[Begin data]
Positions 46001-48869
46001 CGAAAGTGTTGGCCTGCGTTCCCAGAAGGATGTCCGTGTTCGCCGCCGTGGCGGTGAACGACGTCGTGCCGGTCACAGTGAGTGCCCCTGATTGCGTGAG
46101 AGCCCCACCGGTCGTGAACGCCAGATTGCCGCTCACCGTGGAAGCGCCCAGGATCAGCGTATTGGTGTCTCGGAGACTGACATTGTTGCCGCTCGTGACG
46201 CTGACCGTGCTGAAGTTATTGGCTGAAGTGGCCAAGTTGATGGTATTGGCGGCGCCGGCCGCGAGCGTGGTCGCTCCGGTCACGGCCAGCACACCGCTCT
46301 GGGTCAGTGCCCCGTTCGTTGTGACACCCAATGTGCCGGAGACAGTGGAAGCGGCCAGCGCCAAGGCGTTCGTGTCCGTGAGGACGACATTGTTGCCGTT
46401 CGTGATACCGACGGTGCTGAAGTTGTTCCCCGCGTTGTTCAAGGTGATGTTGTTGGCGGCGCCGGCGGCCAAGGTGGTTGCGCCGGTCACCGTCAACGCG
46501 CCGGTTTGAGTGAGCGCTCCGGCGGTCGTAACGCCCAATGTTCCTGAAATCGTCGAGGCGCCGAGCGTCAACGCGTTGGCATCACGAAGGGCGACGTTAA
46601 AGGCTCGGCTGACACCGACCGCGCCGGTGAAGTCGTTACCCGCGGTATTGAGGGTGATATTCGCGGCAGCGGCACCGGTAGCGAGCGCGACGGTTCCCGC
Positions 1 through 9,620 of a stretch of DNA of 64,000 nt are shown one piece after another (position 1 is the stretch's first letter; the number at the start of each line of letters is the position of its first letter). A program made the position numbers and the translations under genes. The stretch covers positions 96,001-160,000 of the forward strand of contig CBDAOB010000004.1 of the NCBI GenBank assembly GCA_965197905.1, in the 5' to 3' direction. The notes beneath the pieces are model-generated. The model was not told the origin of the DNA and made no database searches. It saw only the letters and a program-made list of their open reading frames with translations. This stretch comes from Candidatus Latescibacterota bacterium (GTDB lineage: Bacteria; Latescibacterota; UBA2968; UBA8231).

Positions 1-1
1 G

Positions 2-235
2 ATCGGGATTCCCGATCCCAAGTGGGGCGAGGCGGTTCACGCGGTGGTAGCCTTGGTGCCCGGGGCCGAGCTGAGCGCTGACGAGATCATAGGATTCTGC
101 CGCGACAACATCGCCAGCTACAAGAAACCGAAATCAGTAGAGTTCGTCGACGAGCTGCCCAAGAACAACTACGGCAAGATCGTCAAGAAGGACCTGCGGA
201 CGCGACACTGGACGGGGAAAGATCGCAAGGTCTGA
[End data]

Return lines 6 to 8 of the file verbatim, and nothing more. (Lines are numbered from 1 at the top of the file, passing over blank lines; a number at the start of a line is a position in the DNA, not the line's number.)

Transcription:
46401 CGTGATACCGACGGTGCTGAAGTTGTTCCCCGCGTTGTTCAAGGTGATGTTGTTGGCGGCGCCGGCGGCCAAGGTGGTTGCGCCGGTCACCGTCAACGCG
46501 CCGGTTTGAGTGAGCGCTCCGGCGGTCGTAACGCCCAATGTTCCTGAAATCGTCGAGGCGCCGAGCGTCAACGCGTTGGCATCACGAAGGGCGACGTTAA
46601 AGGCTCGGCTGACACCGACCGCGCCGGTGAAGTCGTTACCCGCGGTATTGAGGGTGATATTCGCGGCAGCGGCACCGGTAGCGAGCGCGACGGTTCCCGC